Once you have started down the line of salesforce restructuring, and you have some SDRs getting into a rhythm, you will need to redefine roles further downstream. You will need to consider how each member of the team passes the ball to each other at what stage.
In particular, you must define who is responsible for the next step with a customer. There must be perfect clarity of the next step.
I live by the acronym ‘WINS’: What Is the Next Step? WINS lead to wins…if your sales team knows and executes next steps, there is a good chance the opportunity will have its best possible chance of progressing to a close.
This extends well beyond a close. Once again you will need to think about customer retention and customer satisfaction. While top of funnel is the most crucial stage of the Sales cycle, neglecting later stages will not help either.
An SDR must be able to clearly hand over a customer to their BDM, with both people thoroughly understanding WINS.
Hire for attitude, not (just) skill
SDRs are frequently junior roles. Although that does not have to be the case, it is a reality in most markets that senior salespeople take roles where they can leverage existing relationships. They are drawn to senior Account Management or BDM roles. SDR roles are then filled by people keen to begin a career in sales, or who see the SDR role as their ticket to a career inside your organisation. They may not have the kind of Sales skill they need.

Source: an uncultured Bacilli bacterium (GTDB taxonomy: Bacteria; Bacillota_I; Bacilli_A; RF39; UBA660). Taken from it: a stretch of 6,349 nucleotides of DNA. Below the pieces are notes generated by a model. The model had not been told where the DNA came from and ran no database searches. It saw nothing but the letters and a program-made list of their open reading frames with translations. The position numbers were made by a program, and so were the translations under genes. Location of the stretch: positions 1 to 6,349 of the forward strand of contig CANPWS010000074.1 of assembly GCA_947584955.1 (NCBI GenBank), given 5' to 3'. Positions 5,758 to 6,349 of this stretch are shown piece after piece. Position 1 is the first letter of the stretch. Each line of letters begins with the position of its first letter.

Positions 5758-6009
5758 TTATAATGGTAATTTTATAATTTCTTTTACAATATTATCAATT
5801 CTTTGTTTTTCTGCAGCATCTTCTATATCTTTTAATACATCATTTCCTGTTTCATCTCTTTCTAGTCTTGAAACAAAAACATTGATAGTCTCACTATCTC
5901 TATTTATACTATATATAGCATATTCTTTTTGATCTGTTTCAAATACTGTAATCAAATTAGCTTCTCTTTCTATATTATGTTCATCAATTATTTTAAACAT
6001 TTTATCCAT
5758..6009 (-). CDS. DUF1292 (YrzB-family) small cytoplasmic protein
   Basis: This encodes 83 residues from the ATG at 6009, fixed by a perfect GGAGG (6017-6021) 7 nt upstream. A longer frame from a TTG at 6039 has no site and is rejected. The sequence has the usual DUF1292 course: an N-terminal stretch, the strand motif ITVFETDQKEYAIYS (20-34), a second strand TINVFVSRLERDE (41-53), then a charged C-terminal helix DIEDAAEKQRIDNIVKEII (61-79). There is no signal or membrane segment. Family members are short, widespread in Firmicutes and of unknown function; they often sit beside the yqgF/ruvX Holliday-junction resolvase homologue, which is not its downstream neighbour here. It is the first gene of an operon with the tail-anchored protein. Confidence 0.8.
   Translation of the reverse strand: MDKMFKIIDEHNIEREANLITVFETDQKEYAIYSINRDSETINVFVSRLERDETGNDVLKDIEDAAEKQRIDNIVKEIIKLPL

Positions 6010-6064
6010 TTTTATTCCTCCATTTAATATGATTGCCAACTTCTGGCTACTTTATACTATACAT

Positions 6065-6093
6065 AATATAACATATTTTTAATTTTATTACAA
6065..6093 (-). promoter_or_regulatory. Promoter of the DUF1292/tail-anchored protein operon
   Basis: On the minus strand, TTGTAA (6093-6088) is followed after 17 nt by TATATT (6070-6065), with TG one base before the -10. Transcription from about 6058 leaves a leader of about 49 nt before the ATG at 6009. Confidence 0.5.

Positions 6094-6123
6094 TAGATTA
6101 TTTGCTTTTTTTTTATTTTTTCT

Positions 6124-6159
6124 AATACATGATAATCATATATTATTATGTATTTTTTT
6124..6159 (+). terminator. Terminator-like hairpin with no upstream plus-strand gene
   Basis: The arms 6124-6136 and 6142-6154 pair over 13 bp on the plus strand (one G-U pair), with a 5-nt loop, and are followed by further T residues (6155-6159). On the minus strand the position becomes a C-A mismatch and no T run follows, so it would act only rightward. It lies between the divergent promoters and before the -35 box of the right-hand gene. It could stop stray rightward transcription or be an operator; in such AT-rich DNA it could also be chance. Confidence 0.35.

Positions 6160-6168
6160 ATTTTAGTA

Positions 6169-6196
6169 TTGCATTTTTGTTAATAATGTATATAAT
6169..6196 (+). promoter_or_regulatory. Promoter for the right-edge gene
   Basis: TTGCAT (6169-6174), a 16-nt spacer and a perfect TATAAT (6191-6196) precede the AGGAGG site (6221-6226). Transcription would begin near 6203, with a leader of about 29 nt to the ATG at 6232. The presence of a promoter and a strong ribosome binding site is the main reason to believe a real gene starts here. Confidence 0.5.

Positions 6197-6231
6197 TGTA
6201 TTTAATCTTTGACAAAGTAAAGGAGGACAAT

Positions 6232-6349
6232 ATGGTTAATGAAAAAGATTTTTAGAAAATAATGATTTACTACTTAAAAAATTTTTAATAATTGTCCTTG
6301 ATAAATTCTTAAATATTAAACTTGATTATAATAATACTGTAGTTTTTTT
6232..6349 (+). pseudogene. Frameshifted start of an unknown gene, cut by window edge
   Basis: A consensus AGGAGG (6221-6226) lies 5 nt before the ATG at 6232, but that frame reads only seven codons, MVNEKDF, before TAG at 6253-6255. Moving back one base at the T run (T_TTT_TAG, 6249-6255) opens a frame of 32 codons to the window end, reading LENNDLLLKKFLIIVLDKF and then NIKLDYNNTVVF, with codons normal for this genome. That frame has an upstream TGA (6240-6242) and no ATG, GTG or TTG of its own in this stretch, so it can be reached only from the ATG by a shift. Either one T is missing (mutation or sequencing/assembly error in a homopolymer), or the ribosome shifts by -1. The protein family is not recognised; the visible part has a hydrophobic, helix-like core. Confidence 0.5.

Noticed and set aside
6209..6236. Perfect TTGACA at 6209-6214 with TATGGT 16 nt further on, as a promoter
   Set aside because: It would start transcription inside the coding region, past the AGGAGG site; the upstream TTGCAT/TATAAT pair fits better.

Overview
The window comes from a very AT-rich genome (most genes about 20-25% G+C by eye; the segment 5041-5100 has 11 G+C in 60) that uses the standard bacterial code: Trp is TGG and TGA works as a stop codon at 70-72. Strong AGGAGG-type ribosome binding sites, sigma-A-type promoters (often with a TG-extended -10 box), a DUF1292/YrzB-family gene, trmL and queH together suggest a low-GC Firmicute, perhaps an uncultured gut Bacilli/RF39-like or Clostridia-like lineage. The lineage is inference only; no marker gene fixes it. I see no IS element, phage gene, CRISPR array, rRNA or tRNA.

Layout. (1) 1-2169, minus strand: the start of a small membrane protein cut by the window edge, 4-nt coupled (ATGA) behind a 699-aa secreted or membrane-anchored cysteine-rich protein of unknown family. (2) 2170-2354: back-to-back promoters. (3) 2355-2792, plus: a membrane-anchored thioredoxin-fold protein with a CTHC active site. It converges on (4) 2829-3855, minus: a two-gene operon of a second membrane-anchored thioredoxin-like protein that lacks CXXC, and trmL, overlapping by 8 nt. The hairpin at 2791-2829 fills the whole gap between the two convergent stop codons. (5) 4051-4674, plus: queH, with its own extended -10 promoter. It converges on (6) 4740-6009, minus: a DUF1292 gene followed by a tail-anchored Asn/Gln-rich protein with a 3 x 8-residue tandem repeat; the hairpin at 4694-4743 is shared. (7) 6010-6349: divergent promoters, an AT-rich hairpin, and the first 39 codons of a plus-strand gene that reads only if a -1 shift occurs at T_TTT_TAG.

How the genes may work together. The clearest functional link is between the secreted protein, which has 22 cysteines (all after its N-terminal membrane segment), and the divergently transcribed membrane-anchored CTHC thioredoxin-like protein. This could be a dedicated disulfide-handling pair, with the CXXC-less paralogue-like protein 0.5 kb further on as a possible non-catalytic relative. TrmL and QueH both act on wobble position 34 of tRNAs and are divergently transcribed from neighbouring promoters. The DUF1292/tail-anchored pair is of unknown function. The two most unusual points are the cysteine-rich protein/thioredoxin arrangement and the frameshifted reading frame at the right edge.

This is why you should hire for attitude first, then skill. Yes, you will expect aptitude (intelligence, work rate, EQ, etc.) but you will find that a positive attitude in your SDR hires will allow them to listen and learn.
The SDR must not be a person who likes to put blame on others or avoid responsibility. Accountability is a must. Your Sales Development Representative is the one who decides who your next clients will be! They have one of the most important roles in the organisation. They have the keys to unlocking revenue and growth. They must see this responsibility, take it seriously, and act on it.
An organisation cannot hire an academic or a ‘talker’ in an SDR role, either. A person who loves a chat can keep prospects engaged on the phone, but to what end? Those SDRs must value their time above all else. Their attitude must be like that of a hunter finding food for a whole tribe. It must be ruthless and relentless.
Your mandate is revenue
In summary: you will only meet a growing revenue goal if your total number of opportunities is growing. The number one resource for top of funnel is the Sales Development Representative. Could the number one team member for revenue growth be… the SDR?
“Focus on the Funnel to avoid Failure; take the SDR role seriously and reap the rewards.”